North Carolina latest to suffer in 2017 hurricane season
WAVES, N.C. (AP) — Winds and storm surge from Tropical Storm Maria lashed North Carolina’s Outer Banks on Wednesday as the storm moved by well off-shore.
Dare County Emergency Management Director Drew Pearson said in an email that the high tide early Wednesday flooded roads in the area and travel remained hazardous. Pearson said the worst problems were on Hatteras Island, where more than 10,000 visitors left under an evacuation order earlier this week.
Pearson said no injuries had been reported.
Already, the ocean had washed over parts of N.C. 12, the main road running along the Outer Banks.
The National Weather Service reported winds had increased to 70 mph (112 kph) by daybreak, about 15 miles higher than earlier in the morning.
A fine rain was falling, with patches of blue sky occasionally showing through. Police set up a check point to block all traffic heading south on N.C. 12 except for residents and reporters. Evacuations remained in place for visitors on the Hatteras and Ocracoke islands.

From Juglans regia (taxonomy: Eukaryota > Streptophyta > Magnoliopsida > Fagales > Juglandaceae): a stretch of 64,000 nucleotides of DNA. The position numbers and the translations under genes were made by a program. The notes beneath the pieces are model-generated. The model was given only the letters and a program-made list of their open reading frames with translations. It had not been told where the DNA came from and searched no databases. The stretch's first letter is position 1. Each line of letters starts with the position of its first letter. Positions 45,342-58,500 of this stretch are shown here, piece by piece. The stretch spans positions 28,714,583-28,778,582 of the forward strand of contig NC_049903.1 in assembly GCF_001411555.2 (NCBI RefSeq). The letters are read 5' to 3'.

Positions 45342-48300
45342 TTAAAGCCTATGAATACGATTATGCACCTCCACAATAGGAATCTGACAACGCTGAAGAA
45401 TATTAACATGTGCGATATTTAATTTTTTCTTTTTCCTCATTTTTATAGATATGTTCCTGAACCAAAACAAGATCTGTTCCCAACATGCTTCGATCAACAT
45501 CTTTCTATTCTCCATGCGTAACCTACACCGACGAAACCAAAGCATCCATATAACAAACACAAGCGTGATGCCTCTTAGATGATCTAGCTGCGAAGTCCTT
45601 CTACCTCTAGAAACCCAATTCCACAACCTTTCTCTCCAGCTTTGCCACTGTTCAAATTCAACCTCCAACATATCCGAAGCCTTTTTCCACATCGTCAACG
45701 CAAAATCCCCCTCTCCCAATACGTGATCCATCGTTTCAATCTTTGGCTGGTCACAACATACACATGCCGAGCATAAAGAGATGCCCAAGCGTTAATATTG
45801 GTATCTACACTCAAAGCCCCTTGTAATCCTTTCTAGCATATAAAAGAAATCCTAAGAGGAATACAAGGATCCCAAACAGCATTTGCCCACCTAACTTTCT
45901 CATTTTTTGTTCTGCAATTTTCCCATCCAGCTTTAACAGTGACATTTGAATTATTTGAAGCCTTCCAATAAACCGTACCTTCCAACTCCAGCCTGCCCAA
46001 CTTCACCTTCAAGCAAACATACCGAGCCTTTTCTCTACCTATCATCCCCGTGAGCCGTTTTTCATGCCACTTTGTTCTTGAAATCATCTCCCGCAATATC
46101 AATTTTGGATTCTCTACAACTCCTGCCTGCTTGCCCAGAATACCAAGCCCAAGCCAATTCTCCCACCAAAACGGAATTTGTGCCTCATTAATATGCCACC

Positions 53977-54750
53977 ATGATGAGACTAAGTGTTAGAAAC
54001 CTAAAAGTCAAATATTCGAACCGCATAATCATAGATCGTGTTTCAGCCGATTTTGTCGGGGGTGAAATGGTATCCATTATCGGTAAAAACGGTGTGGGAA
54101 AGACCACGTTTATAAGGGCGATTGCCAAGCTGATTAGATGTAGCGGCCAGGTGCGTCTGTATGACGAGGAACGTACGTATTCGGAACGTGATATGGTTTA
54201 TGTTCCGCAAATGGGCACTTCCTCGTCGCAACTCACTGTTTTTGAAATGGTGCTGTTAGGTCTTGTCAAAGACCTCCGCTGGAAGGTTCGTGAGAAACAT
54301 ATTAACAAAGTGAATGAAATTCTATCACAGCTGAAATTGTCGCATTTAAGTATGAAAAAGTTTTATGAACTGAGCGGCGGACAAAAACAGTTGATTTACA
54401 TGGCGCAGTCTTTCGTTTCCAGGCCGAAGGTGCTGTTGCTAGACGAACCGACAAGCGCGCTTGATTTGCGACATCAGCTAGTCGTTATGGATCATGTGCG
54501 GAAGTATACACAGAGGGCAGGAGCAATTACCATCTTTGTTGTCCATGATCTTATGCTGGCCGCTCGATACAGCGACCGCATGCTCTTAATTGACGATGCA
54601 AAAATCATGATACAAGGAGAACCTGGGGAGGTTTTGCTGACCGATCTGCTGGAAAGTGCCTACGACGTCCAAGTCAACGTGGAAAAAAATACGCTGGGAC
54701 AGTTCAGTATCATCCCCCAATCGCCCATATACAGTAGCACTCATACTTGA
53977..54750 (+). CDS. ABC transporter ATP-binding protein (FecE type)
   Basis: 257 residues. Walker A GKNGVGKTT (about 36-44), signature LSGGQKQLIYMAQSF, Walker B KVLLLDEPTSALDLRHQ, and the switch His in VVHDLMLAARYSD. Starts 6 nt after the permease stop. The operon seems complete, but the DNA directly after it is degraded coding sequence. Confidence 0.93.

As the winds picked up, waves crashed up to and beyond ocean-front homes on the stretch of the highway between the unincorporated communities of Rodanthe and Avon.
The Atlantic Ocean has been washing under waterfront homes and onto side streets since Tuesday at high tide in parts of Avon, said Tony Meekins, 55, a lifelong resident.
Mother Nature keeps chopping at it,” said Meekins, an engineer on the temporarily halted Hatteras-Ocracoke ferry. “We see storm after storm.”
Standing near Avon’s closed fishing pier, Meekins said anything is possible when it comes to Maria. He said the dune line along much of this part of Hatteras is gone, pounded down by previous storms.
Water also began washing on Tuesday across sections of N.C. 12, the only road to and from Hatteras Island. A layer of wet sand remained on the road Wednesday.